A corpus of work is attached to the unidentified "Master of Flémalle," so named in the 19th century after three religious panels said to have come from a monastery in Flémalle. They are each assumed to be wings of triptychs or polyptychs, and are the Virgin and Child with a Firescreen now in London, a panel fragment with the Thief on the Cross in Frankfurt, and the Brussels version of the Mérode Altarpiece.
Robert Campin (* c. 1375 in Tournai; † 26 April 1444 in Tournai), now usually identified with the Master of Flémalle (earlier the Master of the Merode Triptych, before the discovery of three other similar panels), was the first great master of Flemish and Early Netherlandish painting. Campin's identity and the attribution of the paintings in both the "Campin" and "Master of Flémalle" groupings have been a matter of controversy for decades. Campin was highly successful during his lifetime, and thus his activities are relatively well documented, but he did not sign or date his works, and none can be confidently connected with him.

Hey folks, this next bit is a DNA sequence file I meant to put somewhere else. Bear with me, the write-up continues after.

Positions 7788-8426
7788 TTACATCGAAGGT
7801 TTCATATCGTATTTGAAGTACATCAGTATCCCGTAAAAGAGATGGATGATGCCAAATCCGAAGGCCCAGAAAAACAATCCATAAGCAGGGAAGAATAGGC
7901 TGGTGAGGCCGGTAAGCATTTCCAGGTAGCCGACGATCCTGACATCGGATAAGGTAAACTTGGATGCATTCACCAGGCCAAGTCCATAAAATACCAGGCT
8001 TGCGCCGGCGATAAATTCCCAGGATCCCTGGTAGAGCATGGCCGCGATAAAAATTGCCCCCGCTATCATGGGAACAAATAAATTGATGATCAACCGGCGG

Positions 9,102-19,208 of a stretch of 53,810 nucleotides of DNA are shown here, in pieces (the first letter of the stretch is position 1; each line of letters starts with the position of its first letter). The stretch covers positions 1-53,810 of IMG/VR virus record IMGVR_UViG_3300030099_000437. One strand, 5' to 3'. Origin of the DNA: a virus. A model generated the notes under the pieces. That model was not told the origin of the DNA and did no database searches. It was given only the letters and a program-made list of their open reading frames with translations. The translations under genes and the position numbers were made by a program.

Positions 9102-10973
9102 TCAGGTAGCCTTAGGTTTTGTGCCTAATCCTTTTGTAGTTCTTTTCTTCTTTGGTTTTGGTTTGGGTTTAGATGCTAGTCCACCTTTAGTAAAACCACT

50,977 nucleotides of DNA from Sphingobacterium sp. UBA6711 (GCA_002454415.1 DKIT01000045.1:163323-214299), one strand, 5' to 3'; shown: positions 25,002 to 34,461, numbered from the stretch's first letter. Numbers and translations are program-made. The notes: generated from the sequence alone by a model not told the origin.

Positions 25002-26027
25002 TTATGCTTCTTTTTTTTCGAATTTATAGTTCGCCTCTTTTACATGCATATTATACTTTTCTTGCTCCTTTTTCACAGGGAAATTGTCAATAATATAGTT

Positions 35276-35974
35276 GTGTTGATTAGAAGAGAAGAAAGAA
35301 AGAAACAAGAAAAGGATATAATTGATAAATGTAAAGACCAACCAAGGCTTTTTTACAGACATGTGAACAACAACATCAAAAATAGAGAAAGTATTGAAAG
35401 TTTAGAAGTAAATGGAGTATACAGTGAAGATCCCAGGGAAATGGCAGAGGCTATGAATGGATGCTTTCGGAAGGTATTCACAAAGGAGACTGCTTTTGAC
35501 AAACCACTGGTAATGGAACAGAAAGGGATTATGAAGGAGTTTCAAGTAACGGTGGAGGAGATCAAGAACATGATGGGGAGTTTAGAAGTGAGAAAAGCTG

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Campin was active by 1406 as a master painter in Tournai, in today's Belgium, and became that city's leading painter for 30 years. He had attained citizenship by 1410, and may have studied under Jan van Eyck. His fame had spread enough by 1419 that he led a large and profitable workshop. He became involved in the revolt of the Brotherhoods in the early 1420s; this, along with an extra-marital affair with a woman named Leurence Pol, led to his imprisonment. Yet he maintained his standing and workshop until his death in 1444.